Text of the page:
In her campaign statement on the ASBSU elections site, Barkley states that her “goal is to promote every students’ goals in the pursuit of higher education and that ultimately means graduating.”
Associate Vice President of Inclusive Excellence (AVPIE)
Melanie Figeuroa Zavala
Melanie Figeuroa Zavala is a second year student majoring in global studies. She has previously worked for the World Languages Department and is part of the Trio Rising Scholars program.
According to her campaign statement, Zavala believes that her “experiences as a first-generation, Mexican and female student have given [her] a unique perspective through which [she intends] to promote social equity.”
When asked about providing and maintaining access to diversity programs on campus in the face of state legislative defunding, Zavala responded by saying that she would approach the issue by “ensuring the university and our legislatures are aware of how important we are as a student body and what we contribute to the community.”
Regarding the lack of communication between the university and student body, particularly the Inclusive Excellence Student Council (IESC), Zavala stated that she wants to be there as a student of the university who listens to the needs of students and truly takes them to the university to help them understand the struggles of students.
“My intention is to create a tight-knit community in which everyone feels represented, heard and welcomed,” her campaign statement says. “A community in which everyone feels safe to share their struggles, as well as their motivations, and in which we can support one another.”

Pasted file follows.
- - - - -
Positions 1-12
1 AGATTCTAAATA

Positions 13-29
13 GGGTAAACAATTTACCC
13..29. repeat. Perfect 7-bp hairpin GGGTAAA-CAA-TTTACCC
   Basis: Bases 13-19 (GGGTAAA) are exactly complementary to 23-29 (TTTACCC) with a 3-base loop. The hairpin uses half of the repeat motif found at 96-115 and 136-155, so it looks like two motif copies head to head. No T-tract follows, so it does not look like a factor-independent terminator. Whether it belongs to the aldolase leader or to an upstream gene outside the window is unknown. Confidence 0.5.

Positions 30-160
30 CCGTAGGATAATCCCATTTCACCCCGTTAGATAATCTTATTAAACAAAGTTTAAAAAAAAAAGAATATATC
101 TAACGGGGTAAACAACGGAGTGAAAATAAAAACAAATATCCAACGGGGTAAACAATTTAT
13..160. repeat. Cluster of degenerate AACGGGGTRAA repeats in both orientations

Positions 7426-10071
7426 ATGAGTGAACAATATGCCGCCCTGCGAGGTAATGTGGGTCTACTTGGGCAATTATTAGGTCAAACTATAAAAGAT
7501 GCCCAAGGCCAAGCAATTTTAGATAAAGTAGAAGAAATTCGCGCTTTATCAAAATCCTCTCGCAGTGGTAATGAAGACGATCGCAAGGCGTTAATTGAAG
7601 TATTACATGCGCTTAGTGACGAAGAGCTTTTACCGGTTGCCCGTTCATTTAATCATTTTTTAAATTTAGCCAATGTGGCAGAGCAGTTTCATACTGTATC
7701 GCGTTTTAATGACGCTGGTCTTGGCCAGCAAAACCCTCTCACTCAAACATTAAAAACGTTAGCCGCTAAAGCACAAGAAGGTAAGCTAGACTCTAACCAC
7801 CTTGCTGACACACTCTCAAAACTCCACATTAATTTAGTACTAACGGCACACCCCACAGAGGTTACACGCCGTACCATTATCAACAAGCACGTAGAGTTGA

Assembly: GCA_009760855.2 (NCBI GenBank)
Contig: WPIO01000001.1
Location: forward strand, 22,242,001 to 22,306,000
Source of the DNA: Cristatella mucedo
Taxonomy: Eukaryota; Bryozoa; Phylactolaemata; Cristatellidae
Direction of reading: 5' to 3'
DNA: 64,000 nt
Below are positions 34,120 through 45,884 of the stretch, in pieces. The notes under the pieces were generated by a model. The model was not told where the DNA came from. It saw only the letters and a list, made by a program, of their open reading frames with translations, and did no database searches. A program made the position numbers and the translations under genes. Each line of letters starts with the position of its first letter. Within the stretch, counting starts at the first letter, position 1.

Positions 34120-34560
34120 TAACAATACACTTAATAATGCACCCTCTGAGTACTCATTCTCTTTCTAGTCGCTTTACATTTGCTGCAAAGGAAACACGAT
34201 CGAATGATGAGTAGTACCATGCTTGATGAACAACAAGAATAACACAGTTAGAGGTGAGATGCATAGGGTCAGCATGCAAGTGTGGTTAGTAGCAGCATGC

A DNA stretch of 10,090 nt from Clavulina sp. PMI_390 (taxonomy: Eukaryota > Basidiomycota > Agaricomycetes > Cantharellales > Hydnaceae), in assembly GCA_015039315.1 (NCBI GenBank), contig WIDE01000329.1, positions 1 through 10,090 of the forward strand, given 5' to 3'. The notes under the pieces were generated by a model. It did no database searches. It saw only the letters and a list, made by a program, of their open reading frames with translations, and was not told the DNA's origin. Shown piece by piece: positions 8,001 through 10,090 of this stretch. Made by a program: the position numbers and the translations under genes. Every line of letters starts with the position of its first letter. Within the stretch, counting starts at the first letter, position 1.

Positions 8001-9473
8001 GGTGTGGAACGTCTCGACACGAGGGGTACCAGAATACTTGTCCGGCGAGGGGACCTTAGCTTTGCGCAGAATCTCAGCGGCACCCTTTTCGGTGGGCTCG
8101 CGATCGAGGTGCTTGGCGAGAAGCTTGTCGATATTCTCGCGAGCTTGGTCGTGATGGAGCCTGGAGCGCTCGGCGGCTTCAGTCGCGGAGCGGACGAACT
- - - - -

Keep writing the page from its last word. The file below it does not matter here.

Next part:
ASBSU President and Vice President
Eric Kline and Kelsie Zak
Presidential candidate Eric Kline is a third year honors student majoring in supply chain management, with a minor in marketing. He has previously served as a member of both the ASBSU General Assembly and Academic Senate. Currently, he serves as a member of the Executive Council as the Communications Officer.
Vice presidential candidate Kelsie Zak is a junior majoring in criminal justice and minoring in philosophy. She has been part of ASBSU since her freshman year as part of the Sustainability Committee. She currently serves as a senator in the Academic Senate, representing the School of Public Service. She is also part of various organizations on campus, including the Pre-Law Society, while also serving on the executive board for her sorority.
Their campaign platform focuses on three tenants: Belonging, Safety and Unity.
These tenants include various proposals, such as increasing club participation by 10%, increasing campus lighting by 20% and “expanding access to senate and assembly through a more effective election process,” according to their campaign website.
At the debates, Zak also proposed new positions in the General Assembly as a means to increase participation in student government. Kline also pointed out that low voter turnout is something that needs to be addressed.
The pair also acknowledged that they will engage with the state legislature to the best of their ability to maintain the budget for the university in the interest of student fees.
Adam Jones and Ryan Bernard
Adam Jones, running for ASBSU President, is a sophomore majoring in political science with a minor in economics. He currently serves as a member of the General Assembly as the on-campus housing representative. He is also a member of the Honors College Funding Board.